Don’t go on and on with adjectives that describe every little detail in six different ways—it stops the flow of the story. Don’t do it, unless that is exactly how you speak.

The brilliant, shining, beams of radiant sunlight, exploded with a cacophony of light onto my iris even though I was wearing dark, Ray Ban, black rimmed sunglasses …

If you’re still looking for that unique and compelling original voice then read your work out loud. If you find yourself stumbling across the words, your original voice is not there. And, when you read out loud, there will be times when you find yourself saying something different that what you’ve written. If that happens, it’s best to immediately change the written word to match what you said. By the way, it’s important to ready out loud in any case as that will help you find most of those nasty, little, elusive typos. (Most, not all.)

Read, Read, Read

The one thing that has been said over and over is to read. If you want to be a writer you need to read. It’s in the reading that you learn to write.

This is truly one of the most important things that any writer is ever going to do. A voracious reader will become a decent writer through osmosis alone. They will find a cadence that speaks to them. Then through design that decent writer can become a good and successful writer. Needless to say, you will want to read literary excellence, not literary nonsense.

Read everything you can. Don’t limit yourself to a single genre. If you’re a die-hard Asimov fan, don’t let that stop you from reading stories by different genre giants such as Cervantes, Hawthorne, Hemingway, Lawrence, Steele, Michener, King, Rowling, and the list goes on and on.

You’ve heard it before so I won’t belabour the point. Just one last time…Read!

Why is Cadence Important?

Cadence creates readability and interest in any written work. It can be created with punctuation, phrasing, grouping of concepts and varied sentence lengths. It shapes your words to wrap others in a specific mood?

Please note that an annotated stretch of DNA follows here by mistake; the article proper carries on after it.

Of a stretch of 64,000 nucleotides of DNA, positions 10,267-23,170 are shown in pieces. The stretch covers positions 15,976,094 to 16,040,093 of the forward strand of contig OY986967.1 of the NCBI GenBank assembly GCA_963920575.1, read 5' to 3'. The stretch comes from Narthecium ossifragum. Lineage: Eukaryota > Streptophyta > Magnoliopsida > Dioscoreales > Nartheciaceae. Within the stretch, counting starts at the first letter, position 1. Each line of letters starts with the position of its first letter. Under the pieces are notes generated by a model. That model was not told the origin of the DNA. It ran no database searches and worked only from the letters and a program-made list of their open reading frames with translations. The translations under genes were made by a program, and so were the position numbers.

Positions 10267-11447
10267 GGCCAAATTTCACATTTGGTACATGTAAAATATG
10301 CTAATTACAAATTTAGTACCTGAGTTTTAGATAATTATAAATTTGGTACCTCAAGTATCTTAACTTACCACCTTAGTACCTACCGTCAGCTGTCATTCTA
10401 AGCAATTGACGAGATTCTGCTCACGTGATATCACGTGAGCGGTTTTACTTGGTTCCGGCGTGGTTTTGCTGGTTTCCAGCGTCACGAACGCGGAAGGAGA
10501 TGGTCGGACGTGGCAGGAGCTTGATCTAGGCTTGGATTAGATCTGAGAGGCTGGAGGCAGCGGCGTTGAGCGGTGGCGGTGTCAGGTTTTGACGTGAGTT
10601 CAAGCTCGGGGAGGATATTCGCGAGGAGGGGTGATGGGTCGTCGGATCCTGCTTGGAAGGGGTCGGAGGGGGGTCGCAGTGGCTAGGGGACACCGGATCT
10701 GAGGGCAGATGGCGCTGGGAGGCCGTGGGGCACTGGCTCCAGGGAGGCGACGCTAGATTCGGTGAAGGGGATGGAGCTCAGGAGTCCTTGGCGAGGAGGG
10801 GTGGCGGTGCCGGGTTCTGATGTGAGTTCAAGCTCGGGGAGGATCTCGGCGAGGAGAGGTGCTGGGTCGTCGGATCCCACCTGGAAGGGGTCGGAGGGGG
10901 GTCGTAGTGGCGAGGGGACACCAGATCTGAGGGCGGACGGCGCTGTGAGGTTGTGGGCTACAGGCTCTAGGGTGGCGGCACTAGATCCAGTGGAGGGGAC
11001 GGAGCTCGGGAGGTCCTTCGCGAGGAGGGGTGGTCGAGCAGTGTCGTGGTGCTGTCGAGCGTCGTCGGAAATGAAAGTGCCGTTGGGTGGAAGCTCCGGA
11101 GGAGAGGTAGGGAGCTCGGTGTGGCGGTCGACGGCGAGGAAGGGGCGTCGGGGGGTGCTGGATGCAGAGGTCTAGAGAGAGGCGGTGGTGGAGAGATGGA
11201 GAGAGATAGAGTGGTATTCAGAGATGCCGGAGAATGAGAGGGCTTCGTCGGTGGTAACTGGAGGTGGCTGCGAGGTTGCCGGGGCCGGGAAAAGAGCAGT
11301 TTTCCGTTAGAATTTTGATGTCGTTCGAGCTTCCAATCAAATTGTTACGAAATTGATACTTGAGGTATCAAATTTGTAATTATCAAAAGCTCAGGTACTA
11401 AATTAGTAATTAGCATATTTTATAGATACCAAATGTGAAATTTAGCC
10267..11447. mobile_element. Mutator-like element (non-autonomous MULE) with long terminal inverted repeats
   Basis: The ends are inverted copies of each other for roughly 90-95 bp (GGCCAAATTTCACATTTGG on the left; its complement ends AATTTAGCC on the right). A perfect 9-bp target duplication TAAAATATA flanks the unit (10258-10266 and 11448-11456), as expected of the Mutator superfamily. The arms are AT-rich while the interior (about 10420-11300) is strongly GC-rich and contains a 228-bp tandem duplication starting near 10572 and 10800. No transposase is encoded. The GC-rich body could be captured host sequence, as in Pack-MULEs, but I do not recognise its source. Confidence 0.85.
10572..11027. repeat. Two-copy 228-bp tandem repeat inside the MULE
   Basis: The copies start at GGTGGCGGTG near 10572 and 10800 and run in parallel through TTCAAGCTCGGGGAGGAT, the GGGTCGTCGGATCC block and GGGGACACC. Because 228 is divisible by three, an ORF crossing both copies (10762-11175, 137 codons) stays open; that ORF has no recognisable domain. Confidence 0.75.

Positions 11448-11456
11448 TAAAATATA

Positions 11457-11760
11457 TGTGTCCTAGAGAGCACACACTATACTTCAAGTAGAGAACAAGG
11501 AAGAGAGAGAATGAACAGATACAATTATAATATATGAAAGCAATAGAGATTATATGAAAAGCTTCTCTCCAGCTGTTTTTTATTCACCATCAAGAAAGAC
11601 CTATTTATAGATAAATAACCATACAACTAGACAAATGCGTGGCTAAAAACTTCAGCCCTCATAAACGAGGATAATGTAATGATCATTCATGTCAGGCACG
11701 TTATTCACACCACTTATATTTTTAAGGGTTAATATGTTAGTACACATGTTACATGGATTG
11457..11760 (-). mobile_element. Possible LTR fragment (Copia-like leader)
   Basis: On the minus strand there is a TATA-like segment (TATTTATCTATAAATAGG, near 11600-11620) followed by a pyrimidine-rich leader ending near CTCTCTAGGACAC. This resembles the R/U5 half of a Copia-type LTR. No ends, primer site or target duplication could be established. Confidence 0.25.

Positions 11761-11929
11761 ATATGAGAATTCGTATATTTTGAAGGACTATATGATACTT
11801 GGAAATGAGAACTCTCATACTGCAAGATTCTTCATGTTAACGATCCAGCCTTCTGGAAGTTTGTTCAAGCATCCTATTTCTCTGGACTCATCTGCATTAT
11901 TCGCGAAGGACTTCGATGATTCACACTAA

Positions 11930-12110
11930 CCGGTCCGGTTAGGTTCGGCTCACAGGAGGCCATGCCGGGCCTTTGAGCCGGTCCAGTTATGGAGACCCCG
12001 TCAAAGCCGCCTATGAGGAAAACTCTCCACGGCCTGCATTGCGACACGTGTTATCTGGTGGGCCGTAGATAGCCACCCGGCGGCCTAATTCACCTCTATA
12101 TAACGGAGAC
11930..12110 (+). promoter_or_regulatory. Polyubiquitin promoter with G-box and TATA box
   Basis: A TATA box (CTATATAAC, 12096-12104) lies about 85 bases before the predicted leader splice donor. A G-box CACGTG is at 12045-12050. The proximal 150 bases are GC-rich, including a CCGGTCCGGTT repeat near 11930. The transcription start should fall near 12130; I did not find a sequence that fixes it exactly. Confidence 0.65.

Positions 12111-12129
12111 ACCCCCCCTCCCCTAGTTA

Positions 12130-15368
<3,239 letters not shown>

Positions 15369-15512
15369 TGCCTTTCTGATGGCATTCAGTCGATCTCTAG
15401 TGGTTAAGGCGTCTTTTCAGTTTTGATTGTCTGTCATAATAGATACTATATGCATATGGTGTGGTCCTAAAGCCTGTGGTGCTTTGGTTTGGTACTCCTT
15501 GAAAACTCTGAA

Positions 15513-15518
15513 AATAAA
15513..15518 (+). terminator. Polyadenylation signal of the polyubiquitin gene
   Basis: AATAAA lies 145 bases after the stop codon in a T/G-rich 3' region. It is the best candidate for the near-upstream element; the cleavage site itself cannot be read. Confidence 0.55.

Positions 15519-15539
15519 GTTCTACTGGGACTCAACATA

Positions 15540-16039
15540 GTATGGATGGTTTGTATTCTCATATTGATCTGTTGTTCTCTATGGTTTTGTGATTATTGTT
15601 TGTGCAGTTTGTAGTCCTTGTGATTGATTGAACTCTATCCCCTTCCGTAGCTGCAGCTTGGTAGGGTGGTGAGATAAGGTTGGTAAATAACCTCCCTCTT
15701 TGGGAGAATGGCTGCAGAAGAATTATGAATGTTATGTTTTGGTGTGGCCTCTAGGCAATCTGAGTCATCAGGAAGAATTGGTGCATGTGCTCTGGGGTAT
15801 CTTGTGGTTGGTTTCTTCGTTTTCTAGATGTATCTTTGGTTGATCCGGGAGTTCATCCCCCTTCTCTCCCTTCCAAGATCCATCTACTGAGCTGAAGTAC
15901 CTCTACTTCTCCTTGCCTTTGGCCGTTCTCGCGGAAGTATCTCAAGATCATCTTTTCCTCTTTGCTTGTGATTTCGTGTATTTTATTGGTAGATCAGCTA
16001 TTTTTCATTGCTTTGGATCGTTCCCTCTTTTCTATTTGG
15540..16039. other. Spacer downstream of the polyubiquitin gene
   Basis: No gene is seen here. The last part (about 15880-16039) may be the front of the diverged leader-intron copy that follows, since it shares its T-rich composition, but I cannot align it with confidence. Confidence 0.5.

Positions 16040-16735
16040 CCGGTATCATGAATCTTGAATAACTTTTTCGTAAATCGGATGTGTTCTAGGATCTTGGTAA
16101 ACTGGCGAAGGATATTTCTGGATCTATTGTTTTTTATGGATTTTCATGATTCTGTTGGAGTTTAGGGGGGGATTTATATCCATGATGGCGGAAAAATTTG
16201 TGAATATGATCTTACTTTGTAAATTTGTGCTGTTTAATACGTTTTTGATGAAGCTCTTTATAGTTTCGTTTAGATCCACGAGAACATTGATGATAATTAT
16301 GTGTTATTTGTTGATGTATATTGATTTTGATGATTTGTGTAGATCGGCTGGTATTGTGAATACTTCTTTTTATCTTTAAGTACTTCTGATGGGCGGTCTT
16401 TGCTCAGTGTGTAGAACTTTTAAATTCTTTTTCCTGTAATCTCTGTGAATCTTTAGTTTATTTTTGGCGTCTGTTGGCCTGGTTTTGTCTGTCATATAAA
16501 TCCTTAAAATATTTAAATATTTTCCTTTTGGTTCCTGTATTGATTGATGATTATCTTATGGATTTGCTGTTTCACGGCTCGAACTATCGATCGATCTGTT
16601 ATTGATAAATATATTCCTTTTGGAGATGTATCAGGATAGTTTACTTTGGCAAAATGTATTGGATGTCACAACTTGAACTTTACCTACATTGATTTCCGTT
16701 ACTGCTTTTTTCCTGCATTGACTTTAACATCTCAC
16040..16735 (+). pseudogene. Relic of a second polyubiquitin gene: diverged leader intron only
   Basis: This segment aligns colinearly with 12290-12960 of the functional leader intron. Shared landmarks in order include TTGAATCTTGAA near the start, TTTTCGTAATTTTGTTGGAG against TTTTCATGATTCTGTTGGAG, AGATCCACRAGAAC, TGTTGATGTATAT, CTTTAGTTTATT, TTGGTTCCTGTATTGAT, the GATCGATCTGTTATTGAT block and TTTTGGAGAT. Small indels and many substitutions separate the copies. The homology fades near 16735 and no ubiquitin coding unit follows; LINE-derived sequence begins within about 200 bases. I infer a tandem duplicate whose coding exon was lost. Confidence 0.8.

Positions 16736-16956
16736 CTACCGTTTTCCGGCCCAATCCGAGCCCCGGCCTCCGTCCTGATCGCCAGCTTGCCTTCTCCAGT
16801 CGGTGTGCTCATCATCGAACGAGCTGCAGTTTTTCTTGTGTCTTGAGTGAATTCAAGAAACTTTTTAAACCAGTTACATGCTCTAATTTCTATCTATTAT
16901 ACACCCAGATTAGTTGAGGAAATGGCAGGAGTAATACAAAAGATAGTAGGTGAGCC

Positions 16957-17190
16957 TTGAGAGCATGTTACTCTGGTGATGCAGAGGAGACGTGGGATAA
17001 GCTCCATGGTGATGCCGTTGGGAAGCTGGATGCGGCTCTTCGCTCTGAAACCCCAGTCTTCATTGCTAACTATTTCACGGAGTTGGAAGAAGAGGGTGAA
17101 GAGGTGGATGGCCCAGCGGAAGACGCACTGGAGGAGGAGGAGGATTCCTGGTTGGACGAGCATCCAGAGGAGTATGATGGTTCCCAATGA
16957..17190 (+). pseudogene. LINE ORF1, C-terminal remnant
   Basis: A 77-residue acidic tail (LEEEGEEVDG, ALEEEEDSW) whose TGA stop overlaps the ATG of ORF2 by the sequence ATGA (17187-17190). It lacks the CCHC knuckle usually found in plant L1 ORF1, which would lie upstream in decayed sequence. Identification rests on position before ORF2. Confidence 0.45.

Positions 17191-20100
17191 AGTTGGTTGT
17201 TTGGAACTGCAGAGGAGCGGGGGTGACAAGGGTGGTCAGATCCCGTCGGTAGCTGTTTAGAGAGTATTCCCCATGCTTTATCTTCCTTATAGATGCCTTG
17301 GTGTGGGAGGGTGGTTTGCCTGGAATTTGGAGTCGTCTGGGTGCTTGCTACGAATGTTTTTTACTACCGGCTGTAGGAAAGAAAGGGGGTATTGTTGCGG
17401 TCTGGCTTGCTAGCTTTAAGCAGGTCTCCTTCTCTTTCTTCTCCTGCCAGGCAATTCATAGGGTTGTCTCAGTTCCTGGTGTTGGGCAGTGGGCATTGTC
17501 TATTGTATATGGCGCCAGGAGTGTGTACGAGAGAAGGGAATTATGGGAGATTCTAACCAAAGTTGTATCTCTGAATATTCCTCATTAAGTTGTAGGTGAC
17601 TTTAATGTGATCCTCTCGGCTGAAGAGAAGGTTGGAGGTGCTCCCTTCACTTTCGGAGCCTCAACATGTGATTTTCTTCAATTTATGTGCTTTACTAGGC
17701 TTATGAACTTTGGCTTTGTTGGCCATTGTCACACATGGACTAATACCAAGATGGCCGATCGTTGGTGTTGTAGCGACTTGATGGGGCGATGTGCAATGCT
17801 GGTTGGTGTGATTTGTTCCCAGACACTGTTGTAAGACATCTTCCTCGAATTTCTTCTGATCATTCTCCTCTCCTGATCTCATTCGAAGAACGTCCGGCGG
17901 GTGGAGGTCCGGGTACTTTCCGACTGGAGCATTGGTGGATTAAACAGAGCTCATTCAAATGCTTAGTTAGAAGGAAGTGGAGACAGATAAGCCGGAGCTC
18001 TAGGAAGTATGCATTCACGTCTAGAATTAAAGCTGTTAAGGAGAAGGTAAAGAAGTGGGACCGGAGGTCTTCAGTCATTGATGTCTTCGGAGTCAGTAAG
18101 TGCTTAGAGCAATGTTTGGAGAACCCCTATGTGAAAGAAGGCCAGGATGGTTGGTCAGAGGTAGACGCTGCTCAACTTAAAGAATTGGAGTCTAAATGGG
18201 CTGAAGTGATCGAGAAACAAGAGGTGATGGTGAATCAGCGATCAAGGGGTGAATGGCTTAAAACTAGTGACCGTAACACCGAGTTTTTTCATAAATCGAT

Thoughts bubble up in your brain, cascade down your arms, spill over the keyboard then pool onto the white canvas as single, unconnected words join to become phrases. Phrases rally around each other to become sentences; then, paragraphs form—their final act, is to capture the imagination.

Without cadence, the written is just boring information. Facts without life.

In my previous work I wrote hundreds of pages of information. There was very little room for the poetry of cadence. It was, “the facts, just the facts.” Regardless, the cadence in which the facts were presented provided a readability to the information. Without that readability, the pages would have been cumbersome and annoying. That annoyance would have translated into a loss of business.

The bottom line here, is that no matter what it is you intend to convey with your words, it is important to find your rhythm. That is what makes you, you. And, that is what makes me and others want to read what you write.

A.P. Cairns is a writer and editor

136 views0 comments

Recent Posts

See All
bottom of page